In fighting against violent crimes against women and children, as well as the sexual exploitation of men, women, and children, a sex offender registry is a valuable and necessary resource that Ghana is currently lacking. A registry that includes the names, Age, location, work place, current residence, nature of past convictions, physical description, and photograph of all people who are sex offenders, and those who purchase sex. This would make communities across Ghana aware of dangers in their area, and will dissuade sex offenders from making repeat offenses.

In a study conducted by researchers by Prostitution Research and Education, sex buyers and non-sex buyers from Boston, Chicago, Scotland, and England were asked, “What would deter you from buying sex?” 91% of non-sex buyers in Boston, 88% of Boston sex buyers, 85% of England sex buyers, 92% of Chicago sex buyers, and 89% of Scotland sex buyers agreed that the number one deterrent would be being added to a sex offender registry. This response was ahead of others such as being advertised on a billboard or newspaper, time in prison, and greater criminal penalty (Farleyetal 37). If we want to lower instances of sex trafficking and prostitution in Ghana, then a sex offender registry is a necessary asset that must be created.

A registry would make sure that sex offenders wouldn’t be reintegrated unnoticed in society. It would ensure that concerned families would know when a sex offender moved into their area, and would enable people to look out for one another in keeping their communities, workplaces, schools, institution, homes, neighborhoods and villages safe. Employers would be able to use the registry when searching for new employees, schools could search it when looking to hire new teachers, and prominent figures of Ghanaian society would be exposed for their misdeeds. Local law enforcement will be more informed of their jurisdictions and will be better equipped to fight crime. In the United States, research has been done to suggest that as many as two thirds of inmates have returned to prison just a few years after their initial release (Prescott 2). This makes having law enforcement become aware of their jurisdiction even more important.

Ghana’s Foreign Missions/Embassy’s and the Ghana Immigration Service should consider as requirements aiming to further protect our country from foreign sex offenders such as pedophiles and sex tourist to properly check and work with their foreign counterparts who have the sex offenders registry in place, and in the event where the country in question does not have a sex offenders registry they should also require properly and certified criminal records of all visa applicants before they are issued with visas to enter into the country. This will not only protect our nation from sex offenders but will go a long way to enhance our internal security and promote peace and development in Ghana. We would also have succeeded in protecting the women and children who are mostly the target groups for all these sexual offences and safeguard the future of the children of Ghana.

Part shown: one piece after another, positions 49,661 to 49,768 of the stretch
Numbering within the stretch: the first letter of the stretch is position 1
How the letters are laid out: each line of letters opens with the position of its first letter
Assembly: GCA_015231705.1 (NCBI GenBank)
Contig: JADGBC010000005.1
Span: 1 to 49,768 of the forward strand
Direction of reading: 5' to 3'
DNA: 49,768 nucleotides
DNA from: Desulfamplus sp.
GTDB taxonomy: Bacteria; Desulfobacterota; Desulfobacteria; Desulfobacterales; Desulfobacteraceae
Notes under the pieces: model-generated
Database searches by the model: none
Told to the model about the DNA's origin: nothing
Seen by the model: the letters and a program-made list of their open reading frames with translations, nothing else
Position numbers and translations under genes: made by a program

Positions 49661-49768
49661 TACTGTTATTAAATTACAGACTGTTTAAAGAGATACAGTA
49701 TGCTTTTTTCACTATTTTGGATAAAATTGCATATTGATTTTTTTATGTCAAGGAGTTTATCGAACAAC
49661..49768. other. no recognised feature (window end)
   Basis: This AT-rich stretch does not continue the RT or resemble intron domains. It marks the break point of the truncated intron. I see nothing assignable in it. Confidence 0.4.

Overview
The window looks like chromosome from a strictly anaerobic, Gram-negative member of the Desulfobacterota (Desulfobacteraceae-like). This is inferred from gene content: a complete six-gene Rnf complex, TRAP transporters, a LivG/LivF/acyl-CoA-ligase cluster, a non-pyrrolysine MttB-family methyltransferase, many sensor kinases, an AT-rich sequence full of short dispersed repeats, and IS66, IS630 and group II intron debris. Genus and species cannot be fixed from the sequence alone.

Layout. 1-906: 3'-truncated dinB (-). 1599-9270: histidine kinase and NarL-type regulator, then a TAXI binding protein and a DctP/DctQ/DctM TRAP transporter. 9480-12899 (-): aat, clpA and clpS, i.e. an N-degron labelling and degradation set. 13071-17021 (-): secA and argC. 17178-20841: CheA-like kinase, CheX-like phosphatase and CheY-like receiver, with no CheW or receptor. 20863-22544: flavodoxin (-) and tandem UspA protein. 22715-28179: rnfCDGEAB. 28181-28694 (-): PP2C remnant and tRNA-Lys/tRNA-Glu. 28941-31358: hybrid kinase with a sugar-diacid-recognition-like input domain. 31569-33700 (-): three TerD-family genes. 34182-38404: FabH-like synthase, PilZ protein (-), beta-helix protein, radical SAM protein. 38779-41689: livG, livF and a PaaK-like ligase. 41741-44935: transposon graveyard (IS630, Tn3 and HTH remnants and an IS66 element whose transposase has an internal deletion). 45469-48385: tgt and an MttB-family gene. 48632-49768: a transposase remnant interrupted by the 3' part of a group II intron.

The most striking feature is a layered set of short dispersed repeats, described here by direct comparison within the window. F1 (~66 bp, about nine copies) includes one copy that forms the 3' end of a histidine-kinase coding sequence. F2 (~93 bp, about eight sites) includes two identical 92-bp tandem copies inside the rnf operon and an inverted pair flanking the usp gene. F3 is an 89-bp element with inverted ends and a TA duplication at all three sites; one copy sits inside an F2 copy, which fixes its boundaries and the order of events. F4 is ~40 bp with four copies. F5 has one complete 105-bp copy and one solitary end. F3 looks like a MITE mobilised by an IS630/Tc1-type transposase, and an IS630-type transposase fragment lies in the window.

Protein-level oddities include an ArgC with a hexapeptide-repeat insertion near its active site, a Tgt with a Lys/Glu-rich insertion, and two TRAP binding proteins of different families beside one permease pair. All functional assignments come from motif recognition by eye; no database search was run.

Child Sex tourist, pedophiles, and mostly human trafficking rings take advantage of developing countries like Ghana which is aiming to booster its national income through tourism, by using its flexible immigration checks to slip through the country undetected. Whereas other sex offenders will disguise themselves as Aid workers and volunteers of all kinds in other to gain access to children in orphanages, schools in rural villages, theater and drama groups and other social places where they can easily prey on the target groups who are mostly children.

The registry should be given a consideration in Ghana and it will be a great honor to have the support of the following: Members of the public, Concern Parents ,National Youth Authority, Members or the Media, Local and International NGO’s ,Civil Society Groups, Government Agencies, Religious and Opinion leaders and our traditional authorities to help champion the creation of the sex offenders registry which will be an online website that will be available to all districts and national security agencies that can be accessible be all .

BY: YAKUBU ABDUL-RAZAK (Programs Director- Enslavement Prevention Alliance West Africa) EPAWA DATE: April 17, 2012

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